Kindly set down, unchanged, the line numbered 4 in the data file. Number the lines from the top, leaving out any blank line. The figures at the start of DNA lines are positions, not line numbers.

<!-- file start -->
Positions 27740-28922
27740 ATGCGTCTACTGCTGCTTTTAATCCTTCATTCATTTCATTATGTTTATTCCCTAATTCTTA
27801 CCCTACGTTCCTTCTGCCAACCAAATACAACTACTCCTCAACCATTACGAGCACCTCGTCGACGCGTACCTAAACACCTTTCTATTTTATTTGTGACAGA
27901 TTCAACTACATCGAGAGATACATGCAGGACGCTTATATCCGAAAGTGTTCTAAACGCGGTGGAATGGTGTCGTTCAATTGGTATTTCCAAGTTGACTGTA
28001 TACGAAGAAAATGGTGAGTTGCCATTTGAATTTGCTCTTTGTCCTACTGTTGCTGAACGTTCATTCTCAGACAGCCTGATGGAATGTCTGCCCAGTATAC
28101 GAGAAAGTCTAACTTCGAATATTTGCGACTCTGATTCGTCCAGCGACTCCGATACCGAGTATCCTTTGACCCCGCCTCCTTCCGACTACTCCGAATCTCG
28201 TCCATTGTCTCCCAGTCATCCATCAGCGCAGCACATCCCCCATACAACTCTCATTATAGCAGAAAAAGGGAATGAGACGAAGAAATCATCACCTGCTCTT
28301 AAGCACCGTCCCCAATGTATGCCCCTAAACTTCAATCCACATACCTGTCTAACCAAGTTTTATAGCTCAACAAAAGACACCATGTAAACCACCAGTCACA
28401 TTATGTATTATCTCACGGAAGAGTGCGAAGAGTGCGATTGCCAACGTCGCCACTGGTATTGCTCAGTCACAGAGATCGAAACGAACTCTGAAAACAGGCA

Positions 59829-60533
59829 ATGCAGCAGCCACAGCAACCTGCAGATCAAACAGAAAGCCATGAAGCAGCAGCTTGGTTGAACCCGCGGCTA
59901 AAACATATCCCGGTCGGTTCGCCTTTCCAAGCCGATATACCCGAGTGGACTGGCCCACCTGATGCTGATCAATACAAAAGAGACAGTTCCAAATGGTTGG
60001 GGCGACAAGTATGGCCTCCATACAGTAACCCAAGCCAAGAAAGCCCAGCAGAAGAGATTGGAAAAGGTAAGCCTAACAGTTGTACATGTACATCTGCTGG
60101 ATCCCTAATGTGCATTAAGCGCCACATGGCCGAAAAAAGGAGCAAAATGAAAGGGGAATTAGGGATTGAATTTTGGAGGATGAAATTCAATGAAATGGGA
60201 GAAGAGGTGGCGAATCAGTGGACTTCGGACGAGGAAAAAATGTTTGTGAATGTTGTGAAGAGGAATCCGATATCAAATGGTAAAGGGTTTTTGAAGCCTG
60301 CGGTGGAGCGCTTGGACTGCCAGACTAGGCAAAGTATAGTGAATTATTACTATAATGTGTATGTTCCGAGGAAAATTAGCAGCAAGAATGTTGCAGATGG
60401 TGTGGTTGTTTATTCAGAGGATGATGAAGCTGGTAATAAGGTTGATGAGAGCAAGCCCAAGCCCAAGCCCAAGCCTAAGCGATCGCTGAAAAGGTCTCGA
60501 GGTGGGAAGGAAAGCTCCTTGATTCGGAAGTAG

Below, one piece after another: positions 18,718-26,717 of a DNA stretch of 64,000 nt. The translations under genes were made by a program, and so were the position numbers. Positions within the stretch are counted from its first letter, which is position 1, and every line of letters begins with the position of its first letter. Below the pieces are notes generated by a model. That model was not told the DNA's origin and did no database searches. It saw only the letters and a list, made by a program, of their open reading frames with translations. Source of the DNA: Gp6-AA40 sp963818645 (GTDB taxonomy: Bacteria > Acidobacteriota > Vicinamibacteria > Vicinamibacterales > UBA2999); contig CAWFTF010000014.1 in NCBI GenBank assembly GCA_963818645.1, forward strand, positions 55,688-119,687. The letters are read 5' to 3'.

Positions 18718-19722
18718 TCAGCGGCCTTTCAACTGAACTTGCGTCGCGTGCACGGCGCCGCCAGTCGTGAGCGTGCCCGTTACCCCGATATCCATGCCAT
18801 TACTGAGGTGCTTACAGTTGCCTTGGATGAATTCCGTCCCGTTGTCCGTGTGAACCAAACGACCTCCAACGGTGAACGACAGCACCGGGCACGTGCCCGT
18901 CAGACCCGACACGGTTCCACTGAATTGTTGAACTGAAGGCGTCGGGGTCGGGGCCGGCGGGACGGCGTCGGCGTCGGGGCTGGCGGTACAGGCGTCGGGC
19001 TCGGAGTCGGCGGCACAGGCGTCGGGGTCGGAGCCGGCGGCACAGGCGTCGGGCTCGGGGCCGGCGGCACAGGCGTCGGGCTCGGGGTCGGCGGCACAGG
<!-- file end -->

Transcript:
27901 TTCAACTACATCGAGAGATACATGCAGGACGCTTATATCCGAAAGTGTTCTAAACGCGGTGGAATGGTGTCGTTCAATTGGTATTTCCAAGTTGACTGTA